188 190 192 194 Ibn Hisham, 1864, vol. 2, p. 170 ff. Koran, 2, 257; p. 367. Lammens, 1928, pp. 70-71, 79. Idem, p. 5. 189 191 193 195 Koran 29, 45; p. 265. Buhl, 1930, p. 346. Sperber, 1916, p. 4. Ibid.



carriedon,'96and to permitthe inhabitantsof Taif to includethe sacredprecinct aroundtheir pagan sanctuaryinto the sacredprecinctof Mecca, thus getting the same prerogativesas the inhabitants of Mecca.197Within the various tribal groupsand settlementswhich joined Mohammed,only certainminoritiesaccepted Islam as a religiousfaith. These were usually groups attemptingto improvetheir status within their own societies.198 Mohammedhad already begun in Mecca to "introducehimself to individuals[among the Bedouins] of whom he knew that they were held in great esteem and to lecture them about his vision of God's The use of the state treasuryto win over such interested guidanceand mercy."'99 nomad leadersis impliedin the Koran: But alms are to be given only to the poor and needy, and to those who collect and them,and to thosewhoseheartsarewon for Islam,and for ransoms, for debtors, and for the causeof God, and the wayfarer.200 The inclusionof petty chiefs in participationin booty served to attract shiekswho werethen interested spreading in ambitious Islam amongthe members of their tribe.These in turn sought their allies amongthe Muslims,in orderto maintain themselves againstthe rulingfamilieswith theirhelp.201 Their titles to propertiesand perquisitesacquiredthrough their affiliationwith Islam depended on the continued existence of the Islamic state, and were strengthenedby the progressof Islam. When the death of Mohammedthreatthese minoritiesacted to keep the tribal ened the young state with disintegration, groupswithin the new structure.Victory was based on the ability of the Muslims to keep the adherenceof the loyal minorities to amongthe Bedouintribes,with whomthey weresuperior the nor because theseneveralliedthemselves, closedtheir rankswith determimajorities, nation. . . . There were also Bedouinswho, togetherwith the Muslims,carriedon within their own tribe.202 successfuloperations againstdissenters The alliancewith Bedouintribes,finally,enabledthe young state to challenge the dominantpowersalong the Arab periphery.This task would have been impossible without the active co6perationof tribes in Syria203and tribes ranging along the Persianfrontier.204 The centerof the Islamicstate, however,remainedin the settled communities,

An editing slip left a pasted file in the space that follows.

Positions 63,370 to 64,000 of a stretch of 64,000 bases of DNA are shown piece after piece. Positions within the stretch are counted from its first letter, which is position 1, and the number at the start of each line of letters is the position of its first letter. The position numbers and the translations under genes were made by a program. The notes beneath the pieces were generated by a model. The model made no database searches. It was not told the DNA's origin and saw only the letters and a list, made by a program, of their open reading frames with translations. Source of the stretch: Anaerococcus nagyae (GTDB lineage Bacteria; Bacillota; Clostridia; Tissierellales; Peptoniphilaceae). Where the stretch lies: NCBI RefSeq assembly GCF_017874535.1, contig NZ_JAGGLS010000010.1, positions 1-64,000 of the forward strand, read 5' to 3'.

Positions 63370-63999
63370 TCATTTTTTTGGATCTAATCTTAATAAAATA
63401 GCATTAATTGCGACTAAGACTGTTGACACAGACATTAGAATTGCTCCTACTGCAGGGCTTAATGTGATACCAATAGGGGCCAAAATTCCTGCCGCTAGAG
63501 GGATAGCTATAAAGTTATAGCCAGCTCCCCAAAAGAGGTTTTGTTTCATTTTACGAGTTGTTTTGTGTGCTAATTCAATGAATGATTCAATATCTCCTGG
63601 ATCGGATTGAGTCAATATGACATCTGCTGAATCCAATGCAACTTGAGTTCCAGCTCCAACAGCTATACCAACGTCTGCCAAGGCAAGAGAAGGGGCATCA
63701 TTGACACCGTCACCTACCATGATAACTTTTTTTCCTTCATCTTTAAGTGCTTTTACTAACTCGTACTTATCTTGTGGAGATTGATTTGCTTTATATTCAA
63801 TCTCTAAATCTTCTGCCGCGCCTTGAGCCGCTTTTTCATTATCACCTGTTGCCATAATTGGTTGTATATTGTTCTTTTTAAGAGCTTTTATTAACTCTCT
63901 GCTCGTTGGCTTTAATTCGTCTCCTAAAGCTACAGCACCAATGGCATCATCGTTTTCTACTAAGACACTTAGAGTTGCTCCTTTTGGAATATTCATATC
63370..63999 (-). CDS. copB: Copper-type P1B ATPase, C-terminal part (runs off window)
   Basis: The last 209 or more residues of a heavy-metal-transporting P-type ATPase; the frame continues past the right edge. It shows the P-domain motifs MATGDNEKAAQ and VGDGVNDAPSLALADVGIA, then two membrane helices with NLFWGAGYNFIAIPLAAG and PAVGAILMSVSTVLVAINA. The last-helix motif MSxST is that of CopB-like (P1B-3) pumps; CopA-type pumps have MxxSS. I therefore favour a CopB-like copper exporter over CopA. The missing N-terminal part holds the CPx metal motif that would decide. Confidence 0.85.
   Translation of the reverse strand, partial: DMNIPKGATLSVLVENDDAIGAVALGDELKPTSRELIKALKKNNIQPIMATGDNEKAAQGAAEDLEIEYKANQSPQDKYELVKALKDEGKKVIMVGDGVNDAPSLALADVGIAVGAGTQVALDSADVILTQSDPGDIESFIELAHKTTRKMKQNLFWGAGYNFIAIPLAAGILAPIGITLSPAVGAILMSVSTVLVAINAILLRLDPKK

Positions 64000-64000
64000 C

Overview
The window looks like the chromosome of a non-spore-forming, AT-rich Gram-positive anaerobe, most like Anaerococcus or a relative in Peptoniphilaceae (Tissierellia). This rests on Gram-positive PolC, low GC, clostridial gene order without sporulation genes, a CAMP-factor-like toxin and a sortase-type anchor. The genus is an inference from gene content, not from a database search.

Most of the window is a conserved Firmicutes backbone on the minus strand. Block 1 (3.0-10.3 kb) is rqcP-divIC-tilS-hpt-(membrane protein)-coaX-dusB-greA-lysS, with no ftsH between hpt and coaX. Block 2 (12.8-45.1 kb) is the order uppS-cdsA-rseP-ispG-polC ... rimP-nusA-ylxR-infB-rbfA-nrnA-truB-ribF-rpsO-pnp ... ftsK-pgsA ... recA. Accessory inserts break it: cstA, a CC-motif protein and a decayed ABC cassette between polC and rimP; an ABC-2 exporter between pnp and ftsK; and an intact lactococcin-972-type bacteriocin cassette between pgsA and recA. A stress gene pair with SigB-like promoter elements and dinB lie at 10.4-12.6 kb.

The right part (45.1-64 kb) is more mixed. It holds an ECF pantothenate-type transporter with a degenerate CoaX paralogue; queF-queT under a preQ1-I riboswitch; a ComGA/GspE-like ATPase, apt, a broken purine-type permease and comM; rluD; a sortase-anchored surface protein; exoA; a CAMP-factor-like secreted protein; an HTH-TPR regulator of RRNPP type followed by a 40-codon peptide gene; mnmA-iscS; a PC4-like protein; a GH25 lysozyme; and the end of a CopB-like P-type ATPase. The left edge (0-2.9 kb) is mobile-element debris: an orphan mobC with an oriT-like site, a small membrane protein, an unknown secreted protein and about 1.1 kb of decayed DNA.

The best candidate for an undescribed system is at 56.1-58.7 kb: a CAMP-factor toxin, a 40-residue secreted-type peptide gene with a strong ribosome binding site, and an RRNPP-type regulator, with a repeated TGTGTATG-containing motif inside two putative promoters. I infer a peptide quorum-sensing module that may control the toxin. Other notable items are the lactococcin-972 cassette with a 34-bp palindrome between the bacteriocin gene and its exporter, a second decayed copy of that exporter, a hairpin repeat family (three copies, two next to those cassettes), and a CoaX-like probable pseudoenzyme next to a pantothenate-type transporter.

196 198 200 202 204 Idem, pp. 18-19. Idem, pp. 33-79, passim. Koran 9, 60; p. 477. Wellhausen, 1884-99, vol. 6, p. 11. Musil, 1927, pp. 284-285, 292. 197 199 201 203 Idem, p. 72. Ibn Hishim, 1864, vol. 1, p. 211. Sperber, 1916, p. 74. Kremer, 1875-77, pp. 85-96.



where it had originated. It might be said that the state was "oasis-bound." Mar;ais has noted that if the Muslimarmycontingents. . . comprised nomadmajority,the cadreswere a town merrecruited amongthe settledpeopleof the Hejaz, Medineseagriculturists, chantsof Meccaand Taif.205 Von Grunebaum states: Islam, from its very outset unfoldingin an urbanmilieu, favoredcity development. The legislationof the Koranenvisagescity life. The nomadis viewedwith a distrust.... Only in a city, that is, a settlement harboring centralmosque,jami', fit for the Fridayserviceand a market (and preferably publicbath) can all the a of fulfilled.Migrationinto town,hijra,is recomrequirements the faith be properly in mendedand almostequalized meritto that more famousmigration, again called hijra, of the Prophet from Mecca to Medina. To forsake town for countryis severelycondemned.206